Have you been curious about Charlotte’s museum and arts institutions but never taken the time to visit? Saturday could be as good a chance as any to satisfy that urge.
The Arts & Science Council celebrates the kickoff of its annual fund drive with Connect with Culture Day, which hosts cultural events and free admission to the Mint Museum Uptown and Randolph, the Bechtler Museum of Modern Art, Levine Museum of the New South, the Harvey B. Gantt Center for African American Arts + Culture and more.
“It’s an invitation to be curious. It’s a thank you for all the support we’ve received,” says ASC president Robert Bush. “In the past, we’ve done a luncheon or a breakfast, but the community was real clear: They want to be engaged.
“Rather than throw a party for the cheerleaders – which is what the kickoffs usually are – we thought we’d throw open the doors for the cultural community. We’re inviting everyone, regardless of means, to join in a cultural activity anywhere in the county.”
That means a chamber orchestra in Ballantyne; a poetry workshop in the University area; African drumming and dance in Wesley Heights; opera in Steele Creek; pottery in Plaza Midwood; bluegrass in Huntersville; and jazz dance in Matthews.
The McColl Center for Art + Innovation, the Charlotte Museum of History, the Carolina Raptor Center, the Wing Haven Gardens and Bird Sanctuary, the President James K. Polk Historic Site, and the Mint, Bechtler, Gantt and Levine also will offer free admission for three to eight hours Saturday.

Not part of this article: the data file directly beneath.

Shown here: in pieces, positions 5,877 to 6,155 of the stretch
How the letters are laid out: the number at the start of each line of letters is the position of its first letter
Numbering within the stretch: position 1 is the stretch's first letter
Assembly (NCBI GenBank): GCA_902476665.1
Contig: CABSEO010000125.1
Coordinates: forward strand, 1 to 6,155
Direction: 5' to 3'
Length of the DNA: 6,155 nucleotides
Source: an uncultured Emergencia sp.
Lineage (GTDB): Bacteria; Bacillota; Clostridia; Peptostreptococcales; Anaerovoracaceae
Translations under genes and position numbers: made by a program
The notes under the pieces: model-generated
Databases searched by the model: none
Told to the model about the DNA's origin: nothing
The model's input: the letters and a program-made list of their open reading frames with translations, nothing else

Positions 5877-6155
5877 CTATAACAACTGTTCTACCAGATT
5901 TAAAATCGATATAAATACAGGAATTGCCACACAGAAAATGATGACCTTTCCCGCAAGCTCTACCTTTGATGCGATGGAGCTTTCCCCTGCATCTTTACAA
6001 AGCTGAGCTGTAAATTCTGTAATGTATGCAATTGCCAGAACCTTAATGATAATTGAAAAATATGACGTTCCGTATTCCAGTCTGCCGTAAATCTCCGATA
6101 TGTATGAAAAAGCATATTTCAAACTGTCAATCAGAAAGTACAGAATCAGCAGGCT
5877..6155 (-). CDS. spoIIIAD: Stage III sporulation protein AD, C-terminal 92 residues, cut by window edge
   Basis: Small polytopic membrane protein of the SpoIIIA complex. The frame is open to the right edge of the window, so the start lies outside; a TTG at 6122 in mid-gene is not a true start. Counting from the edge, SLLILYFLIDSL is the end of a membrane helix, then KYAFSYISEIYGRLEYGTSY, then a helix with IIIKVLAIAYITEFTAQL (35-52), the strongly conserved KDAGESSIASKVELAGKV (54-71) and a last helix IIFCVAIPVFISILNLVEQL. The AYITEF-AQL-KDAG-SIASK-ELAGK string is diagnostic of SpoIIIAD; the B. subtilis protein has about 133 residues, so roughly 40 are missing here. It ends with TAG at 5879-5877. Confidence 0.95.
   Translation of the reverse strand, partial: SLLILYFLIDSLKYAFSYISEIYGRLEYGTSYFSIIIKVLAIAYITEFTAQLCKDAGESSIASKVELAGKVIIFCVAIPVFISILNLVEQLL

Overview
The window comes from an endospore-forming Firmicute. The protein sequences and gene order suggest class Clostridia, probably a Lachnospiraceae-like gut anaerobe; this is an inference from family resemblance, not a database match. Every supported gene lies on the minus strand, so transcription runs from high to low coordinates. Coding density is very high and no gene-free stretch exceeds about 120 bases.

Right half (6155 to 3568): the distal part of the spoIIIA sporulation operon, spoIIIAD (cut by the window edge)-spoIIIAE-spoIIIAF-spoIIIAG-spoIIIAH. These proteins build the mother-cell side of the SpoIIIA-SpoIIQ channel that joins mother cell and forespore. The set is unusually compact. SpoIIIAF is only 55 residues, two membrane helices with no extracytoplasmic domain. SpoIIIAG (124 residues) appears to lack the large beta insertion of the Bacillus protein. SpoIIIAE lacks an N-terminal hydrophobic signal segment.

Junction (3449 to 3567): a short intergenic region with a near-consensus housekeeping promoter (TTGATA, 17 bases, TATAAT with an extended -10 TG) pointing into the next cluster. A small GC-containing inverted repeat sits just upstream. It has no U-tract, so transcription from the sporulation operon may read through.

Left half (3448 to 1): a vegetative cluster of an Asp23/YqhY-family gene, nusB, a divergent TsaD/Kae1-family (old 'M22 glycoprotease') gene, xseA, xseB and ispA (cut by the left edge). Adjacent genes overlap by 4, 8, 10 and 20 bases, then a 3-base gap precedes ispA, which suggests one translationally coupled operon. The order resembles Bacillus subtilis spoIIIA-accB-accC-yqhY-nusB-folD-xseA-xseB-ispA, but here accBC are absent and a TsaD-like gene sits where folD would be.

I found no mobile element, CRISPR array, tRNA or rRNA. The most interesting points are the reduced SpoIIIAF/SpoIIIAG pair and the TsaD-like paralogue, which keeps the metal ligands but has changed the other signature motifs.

“It’s not about asking for donations. Obviously, if people want to do that that’s great, (but) it’s more about engaging the community and the arts, science, history and heritage experiences that are available here,” says Bernie Petit, communications manager for the Arts & Science Council.
Connect with Culture Day is about new experiences and new places, Bush says.
“It’s in cultural venues you’d anticipate going into, and it’s in places like the Collard Green Museum or a restaurant in Mint Hill. It’s about getting out there and trying something new,” Bush says. “You might find a cultural group you love, or a location you love, or discover benefits you didn’t know were available in this community.”